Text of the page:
This version of Look Back in Anger is from 30 odd years later and was mounted by Renaissance Theatre, then a relatively new company formed by a young Kenneth Branagh. The play was directed by Judi Dench, his is a made for television re-creation from 1989.
In summary, stage adaptations of films should be justified by bringing something new to a well-known story, and Strictly Ballroom misses the mark on this point.
What it is is a strong piece of musical theatre. Drew McOnie may be the director but he’s a choreographer through and through and it is here that Strictly Ballroom shines.
Anna Francolini and Gerard Horan will join previously announced Jonny Labey, Zizi Strallen and Will Young in the company for Baz Luhrmann’s Strictly Ballroom The Musical.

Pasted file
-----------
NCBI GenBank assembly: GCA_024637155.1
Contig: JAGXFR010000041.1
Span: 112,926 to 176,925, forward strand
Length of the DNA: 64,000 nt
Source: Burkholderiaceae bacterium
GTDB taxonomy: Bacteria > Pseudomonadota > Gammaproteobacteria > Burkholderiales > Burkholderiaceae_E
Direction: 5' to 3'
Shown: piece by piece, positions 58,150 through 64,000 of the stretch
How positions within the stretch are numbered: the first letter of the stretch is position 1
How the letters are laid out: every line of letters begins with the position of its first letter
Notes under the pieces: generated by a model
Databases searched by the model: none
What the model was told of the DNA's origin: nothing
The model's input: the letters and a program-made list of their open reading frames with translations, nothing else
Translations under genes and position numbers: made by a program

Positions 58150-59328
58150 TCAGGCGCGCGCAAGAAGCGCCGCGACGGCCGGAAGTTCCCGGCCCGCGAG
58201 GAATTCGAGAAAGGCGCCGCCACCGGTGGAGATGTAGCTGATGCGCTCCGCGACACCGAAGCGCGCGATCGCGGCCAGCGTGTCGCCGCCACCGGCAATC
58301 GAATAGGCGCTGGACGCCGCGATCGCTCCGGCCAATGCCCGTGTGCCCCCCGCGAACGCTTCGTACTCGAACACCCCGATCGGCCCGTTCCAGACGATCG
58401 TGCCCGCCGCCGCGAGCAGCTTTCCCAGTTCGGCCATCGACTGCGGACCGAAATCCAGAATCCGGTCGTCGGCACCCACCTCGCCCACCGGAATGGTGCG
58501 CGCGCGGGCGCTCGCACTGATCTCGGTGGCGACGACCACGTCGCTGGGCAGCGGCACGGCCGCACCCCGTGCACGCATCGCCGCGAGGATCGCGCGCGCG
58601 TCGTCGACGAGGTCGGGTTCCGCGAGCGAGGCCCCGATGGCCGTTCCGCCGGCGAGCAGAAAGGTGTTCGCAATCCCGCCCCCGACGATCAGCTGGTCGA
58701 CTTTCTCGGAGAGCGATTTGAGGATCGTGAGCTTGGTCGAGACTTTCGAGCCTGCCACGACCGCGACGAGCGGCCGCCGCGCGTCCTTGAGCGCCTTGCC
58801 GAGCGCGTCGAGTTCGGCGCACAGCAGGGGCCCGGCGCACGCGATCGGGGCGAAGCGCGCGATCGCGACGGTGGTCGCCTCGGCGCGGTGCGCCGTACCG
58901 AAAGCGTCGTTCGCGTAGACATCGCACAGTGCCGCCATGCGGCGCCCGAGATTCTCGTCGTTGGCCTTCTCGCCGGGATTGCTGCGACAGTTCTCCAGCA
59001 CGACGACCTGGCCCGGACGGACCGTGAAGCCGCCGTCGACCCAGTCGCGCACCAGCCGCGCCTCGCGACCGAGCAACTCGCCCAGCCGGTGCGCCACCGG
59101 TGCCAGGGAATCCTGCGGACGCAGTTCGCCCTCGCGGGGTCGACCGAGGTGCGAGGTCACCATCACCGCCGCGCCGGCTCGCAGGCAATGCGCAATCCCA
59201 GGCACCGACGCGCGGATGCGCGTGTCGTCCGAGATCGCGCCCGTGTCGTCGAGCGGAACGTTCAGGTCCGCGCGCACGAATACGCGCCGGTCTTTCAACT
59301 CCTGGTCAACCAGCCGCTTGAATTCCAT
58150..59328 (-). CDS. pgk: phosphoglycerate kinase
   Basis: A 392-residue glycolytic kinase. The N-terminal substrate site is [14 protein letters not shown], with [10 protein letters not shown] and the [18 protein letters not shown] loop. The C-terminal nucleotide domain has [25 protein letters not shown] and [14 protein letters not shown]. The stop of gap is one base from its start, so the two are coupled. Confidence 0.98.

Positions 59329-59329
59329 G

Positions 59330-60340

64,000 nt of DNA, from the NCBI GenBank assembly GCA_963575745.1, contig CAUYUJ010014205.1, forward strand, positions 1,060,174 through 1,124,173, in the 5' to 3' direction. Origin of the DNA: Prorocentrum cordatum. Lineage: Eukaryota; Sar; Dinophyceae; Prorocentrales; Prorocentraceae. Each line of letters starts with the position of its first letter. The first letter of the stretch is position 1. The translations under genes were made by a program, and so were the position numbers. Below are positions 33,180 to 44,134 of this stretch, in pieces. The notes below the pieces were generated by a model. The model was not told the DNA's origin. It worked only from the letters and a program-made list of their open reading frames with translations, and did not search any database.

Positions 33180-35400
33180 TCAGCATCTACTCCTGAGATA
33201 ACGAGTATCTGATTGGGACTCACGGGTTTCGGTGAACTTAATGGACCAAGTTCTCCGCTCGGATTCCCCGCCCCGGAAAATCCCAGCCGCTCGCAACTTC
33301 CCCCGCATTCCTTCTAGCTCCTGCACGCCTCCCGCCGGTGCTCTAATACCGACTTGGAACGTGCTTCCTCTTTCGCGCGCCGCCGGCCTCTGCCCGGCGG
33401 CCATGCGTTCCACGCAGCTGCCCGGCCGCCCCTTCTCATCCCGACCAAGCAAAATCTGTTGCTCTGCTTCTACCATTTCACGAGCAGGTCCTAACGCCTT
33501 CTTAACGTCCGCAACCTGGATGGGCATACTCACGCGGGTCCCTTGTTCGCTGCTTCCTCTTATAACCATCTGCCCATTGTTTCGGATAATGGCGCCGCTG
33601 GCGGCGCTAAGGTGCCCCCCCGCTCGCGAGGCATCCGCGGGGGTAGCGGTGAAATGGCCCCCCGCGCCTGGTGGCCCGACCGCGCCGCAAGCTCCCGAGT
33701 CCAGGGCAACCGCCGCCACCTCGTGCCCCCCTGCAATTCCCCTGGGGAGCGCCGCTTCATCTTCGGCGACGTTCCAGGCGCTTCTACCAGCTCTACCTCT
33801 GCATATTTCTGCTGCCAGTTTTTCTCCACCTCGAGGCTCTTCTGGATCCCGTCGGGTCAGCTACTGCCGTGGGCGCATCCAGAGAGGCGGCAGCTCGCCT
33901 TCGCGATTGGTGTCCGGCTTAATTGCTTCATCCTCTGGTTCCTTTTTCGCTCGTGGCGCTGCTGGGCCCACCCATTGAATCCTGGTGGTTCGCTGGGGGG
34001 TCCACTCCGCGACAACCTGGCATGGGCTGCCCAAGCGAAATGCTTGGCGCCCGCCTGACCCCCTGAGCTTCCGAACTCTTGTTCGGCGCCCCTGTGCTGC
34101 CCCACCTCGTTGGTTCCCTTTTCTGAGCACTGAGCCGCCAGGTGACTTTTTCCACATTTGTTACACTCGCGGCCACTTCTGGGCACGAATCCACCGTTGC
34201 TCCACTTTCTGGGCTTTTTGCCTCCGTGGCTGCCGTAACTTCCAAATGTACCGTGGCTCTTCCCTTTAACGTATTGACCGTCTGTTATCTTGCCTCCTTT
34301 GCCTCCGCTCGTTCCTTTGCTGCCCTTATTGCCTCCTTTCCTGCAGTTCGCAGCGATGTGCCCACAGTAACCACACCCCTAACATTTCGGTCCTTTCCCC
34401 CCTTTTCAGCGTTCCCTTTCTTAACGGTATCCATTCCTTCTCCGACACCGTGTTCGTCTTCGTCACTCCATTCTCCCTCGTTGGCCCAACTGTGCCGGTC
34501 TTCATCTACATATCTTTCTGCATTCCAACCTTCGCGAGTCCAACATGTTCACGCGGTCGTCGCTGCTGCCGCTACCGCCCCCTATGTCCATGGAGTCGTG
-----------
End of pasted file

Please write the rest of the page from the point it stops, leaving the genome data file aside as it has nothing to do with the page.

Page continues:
I always find it fascinating to watch how the critical community deals with a play that becomes a big success. The overnight rush to acclaim genius, the enthusiasm with which some greet it, the scepticism that that inspires in others followed by the relief that comes when someone publishes a well-reasoned critique that allows them to say ‘well it isn’t that good, see’.
The play’s the thing though and here, Butterworth has constructed a Northern Irish epic. Set at harvest-time in 1981, deep in County Armagh, the Carney clan are gathering for a humdinger of a do once the work in the field is done.